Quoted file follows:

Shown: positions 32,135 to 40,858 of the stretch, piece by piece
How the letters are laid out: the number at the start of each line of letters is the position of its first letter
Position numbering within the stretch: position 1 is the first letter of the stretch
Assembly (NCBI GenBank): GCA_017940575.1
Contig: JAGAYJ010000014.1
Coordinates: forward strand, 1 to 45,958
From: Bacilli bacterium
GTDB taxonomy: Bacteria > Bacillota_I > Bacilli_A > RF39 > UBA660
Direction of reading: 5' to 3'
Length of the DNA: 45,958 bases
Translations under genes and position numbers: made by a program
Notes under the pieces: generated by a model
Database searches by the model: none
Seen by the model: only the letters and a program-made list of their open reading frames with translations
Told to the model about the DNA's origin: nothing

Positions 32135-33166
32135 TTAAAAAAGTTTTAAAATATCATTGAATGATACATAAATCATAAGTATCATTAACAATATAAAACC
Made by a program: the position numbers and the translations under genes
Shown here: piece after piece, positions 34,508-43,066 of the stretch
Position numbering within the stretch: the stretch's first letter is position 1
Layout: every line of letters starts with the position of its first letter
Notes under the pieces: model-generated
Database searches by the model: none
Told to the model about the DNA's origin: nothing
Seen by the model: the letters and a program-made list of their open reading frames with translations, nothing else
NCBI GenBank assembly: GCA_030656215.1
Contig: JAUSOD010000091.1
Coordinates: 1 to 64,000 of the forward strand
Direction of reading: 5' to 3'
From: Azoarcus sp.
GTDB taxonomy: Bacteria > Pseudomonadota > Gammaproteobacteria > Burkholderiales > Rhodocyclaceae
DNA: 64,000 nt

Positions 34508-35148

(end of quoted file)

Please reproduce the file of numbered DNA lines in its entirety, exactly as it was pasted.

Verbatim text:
Shown: positions 32,135 to 40,858 of the stretch, piece by piece
How the letters are laid out: the number at the start of each line of letters is the position of its first letter
Position numbering within the stretch: position 1 is the first letter of the stretch
Assembly (NCBI GenBank): GCA_017940575.1
Contig: JAGAYJ010000014.1
Coordinates: forward strand, 1 to 45,958
From: Bacilli bacterium
GTDB taxonomy: Bacteria > Bacillota_I > Bacilli_A > RF39 > UBA660
Direction of reading: 5' to 3'
Length of the DNA: 45,958 bases
Translations under genes and position numbers: made by a program
Notes under the pieces: generated by a model
Database searches by the model: none
Seen by the model: only the letters and a program-made list of their open reading frames with translations
Told to the model about the DNA's origin: nothing

Positions 32135-33166
32135 TTAAAAAAGTTTTAAAATATCATTGAATGATACATAAATCATAAGTATCATTAACAATATAAAACC
Made by a program: the position numbers and the translations under genes
Shown here: piece after piece, positions 34,508-43,066 of the stretch
Position numbering within the stretch: the stretch's first letter is position 1
Layout: every line of letters starts with the position of its first letter
Notes under the pieces: model-generated
Database searches by the model: none
Told to the model about the DNA's origin: nothing
Seen by the model: the letters and a program-made list of their open reading frames with translations, nothing else
NCBI GenBank assembly: GCA_030656215.1
Contig: JAUSOD010000091.1
Coordinates: 1 to 64,000 of the forward strand
Direction of reading: 5' to 3'
From: Azoarcus sp.
GTDB taxonomy: Bacteria > Pseudomonadota > Gammaproteobacteria > Burkholderiales > Rhodocyclaceae
DNA: 64,000 nt

Positions 34508-35148